A Needed Challenge from a Black Friend

I have been reluctant in recent weeks to add my voice to the plethora of  commentaries on race and white supremacy. Careful listening, honest self-examination, and prayerful reflection have seemed a more appropriate approach.

I’ve tried to be attentive to the voices of the victims of racism and white supremacy. I have also attempted to probe my own experiences for residues of racism and participation in the benefits of being white in this culture.

White privilege has been my lot for almost eighty years, and I continue to reap the advantages of systemic racism.

Extricating myself from these sins has been a lifelong struggle.  I have made progress from my childhood days of segregation and Jim Crow. But, I still have work to do!

In the sermon I delivered at the worship service in which I was received as the bishop in Mississippi in September 2000, I acknowledged my own participation in systemic racism and white privilege. I called racism a diabolical sin from which I want to be delivered. I invited the clergy and laity present to confront me whenever they detected prejudice or racism in my actions, adding, “I may be embarrassed by your confronting me, but I’d rather lose face than lose my soul.”

Following the service, a Black member of the Cabinet pulled me aside. He affirmed my openness and commitment to justice and reconciliation. Then, he added, “But, bishop, we Black people can’t cure your racism. Don’t put that burden on us, too!”

He spoke the truth! Racism is a problem we White folks have created, and we must work diligently to root out this deadly personal and systemic sin.

For too long, we have put the responsibility onto Blacks. If they will only respond, behave, do, act, and believe as WE want or expect, then racism would disappear. Such an expectation or projection is clear evidence of our White privilege and presumed superiority.

A first step toward a solution to racism is for us White folks to humbly acknowledge that WE are the problem. We must get beyond our defensiveness and engage the long process of repentance, turning toward the “beloved community” where reconciliation rooted in justice is possible.

The Cabinet member and friend who refused to take responsibility to overcome my racism contributed to my ongoing healing. I am grateful to him!

I’ll continue to listen, learn, reflect, and repent. Perhaps I will share more about my ongoing journey toward the beloved community. I want to contribute to the solution rather than add to the problem.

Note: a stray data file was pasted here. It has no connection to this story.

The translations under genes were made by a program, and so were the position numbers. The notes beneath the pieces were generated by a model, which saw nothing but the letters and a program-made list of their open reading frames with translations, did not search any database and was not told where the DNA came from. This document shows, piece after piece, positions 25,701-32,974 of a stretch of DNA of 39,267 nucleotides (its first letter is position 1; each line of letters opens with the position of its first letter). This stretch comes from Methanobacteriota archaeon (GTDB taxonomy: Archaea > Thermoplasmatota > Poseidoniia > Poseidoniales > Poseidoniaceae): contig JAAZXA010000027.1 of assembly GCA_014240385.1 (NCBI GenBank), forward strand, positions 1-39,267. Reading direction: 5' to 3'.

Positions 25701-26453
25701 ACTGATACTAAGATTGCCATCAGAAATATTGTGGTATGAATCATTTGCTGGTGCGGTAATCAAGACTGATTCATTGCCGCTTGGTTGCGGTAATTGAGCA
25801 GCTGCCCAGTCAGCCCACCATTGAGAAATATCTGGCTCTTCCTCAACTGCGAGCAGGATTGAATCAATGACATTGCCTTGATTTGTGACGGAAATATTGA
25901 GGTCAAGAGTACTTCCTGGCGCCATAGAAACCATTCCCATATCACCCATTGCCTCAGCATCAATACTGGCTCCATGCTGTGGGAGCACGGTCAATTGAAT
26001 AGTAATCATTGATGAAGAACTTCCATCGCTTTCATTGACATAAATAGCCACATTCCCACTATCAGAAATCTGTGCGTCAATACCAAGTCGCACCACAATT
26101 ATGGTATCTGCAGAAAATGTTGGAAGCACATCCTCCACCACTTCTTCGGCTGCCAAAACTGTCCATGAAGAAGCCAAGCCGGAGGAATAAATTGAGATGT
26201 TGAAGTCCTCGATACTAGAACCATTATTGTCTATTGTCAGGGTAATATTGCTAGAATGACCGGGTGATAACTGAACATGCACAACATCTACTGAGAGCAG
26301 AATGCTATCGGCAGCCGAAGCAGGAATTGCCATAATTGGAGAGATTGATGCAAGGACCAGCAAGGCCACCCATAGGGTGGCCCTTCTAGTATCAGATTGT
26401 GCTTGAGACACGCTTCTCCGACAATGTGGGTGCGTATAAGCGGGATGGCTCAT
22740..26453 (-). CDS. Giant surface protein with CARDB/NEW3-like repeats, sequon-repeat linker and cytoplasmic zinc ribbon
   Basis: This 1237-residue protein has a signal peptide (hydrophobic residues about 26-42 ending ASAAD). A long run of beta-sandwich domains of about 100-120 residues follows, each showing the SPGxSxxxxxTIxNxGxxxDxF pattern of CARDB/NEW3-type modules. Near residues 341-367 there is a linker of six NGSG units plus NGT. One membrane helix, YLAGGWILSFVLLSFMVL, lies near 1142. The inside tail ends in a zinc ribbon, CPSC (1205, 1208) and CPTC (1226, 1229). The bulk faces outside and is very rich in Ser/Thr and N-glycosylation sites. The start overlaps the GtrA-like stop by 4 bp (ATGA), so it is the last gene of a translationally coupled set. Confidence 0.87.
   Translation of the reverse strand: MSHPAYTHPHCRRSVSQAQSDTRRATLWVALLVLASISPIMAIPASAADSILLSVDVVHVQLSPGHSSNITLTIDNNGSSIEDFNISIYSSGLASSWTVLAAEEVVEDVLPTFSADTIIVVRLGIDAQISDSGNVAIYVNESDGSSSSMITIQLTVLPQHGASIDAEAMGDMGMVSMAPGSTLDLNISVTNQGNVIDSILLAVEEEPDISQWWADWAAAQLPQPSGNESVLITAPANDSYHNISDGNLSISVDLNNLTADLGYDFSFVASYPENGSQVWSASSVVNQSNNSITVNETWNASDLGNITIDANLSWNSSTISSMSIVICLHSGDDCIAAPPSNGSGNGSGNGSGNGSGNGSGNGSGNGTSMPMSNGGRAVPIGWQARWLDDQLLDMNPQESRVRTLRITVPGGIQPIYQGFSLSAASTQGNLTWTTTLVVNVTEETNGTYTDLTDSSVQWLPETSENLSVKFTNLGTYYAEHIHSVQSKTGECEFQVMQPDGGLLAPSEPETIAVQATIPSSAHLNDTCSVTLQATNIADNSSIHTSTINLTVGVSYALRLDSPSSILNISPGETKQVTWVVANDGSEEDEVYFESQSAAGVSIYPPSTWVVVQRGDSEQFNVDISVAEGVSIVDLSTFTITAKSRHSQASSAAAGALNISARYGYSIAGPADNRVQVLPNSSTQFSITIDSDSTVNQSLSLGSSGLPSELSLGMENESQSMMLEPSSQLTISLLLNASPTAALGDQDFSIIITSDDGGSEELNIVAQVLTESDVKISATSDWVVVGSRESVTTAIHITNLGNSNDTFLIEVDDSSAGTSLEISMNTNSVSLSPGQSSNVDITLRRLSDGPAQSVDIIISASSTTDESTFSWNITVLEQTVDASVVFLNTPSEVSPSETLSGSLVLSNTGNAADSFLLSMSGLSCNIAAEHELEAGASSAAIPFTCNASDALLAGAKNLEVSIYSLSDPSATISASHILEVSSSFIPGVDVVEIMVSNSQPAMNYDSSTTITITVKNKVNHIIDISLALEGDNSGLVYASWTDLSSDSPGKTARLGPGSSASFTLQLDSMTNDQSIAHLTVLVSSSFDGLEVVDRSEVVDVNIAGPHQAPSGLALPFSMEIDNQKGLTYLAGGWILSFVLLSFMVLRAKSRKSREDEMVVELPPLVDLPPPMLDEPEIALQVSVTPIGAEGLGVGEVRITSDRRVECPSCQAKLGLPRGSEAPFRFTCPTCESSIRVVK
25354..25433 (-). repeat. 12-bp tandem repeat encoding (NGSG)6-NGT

God Works Through Science Too

In response to Dr. Anthony Fauci’s expressed concern about a prevalent “anti-science”  bias in our society, Franklin Graham posted on his Facebook: “Science isn’t truth—God is.

The evangelist’s comment was an attempt to discredit or minimize scientists’ warnings and guidelines regarding COVID-19. The comment reflects a long-standing effort to drive a wedge between science and religion.

Pitting science and theology against one another is one of religion’s most costly and deadly mistakes. The church persecuted and executed scientists in the name of defending God; and the current attempts to undermine epidemiologists and other scientific specialists dealing with the COVID pandemic is killing people.

I was privileged to serve as pastor of First United Methodist Church in Oak Ridge, Tennessee in the 1980s. The congregation consists of scores of Ph.D. scientists and professional engineers.  Their intellectual brilliance, commitment to the pursuit of truth, devotion to contributing to the healing of creation, and humility in admitting their mistakes inspired me and broadened my own understanding of who God is and how God works in the world.

One of my Oak Ridge friends was Dr. William Pollard, a world-renowned physicist and Episcopal priest. He spoke and wrote often of how his science expanded his understanding of God and how his faith informed the purpose and use of his science. He reminded us all that God is the source of ALL truth, scientific and theological/Biblical, and that all truth must be approached with humility and mystery.

Franklin Graham is right: God is truth! He is wrong when he pits religious revelation over against scientific data. God’s revelation is contained within creation as well as the pages of Scripture. In reality, the creation itself is the first “Bible,” preceding the Hebrew and Christian Scriptures by millions of years.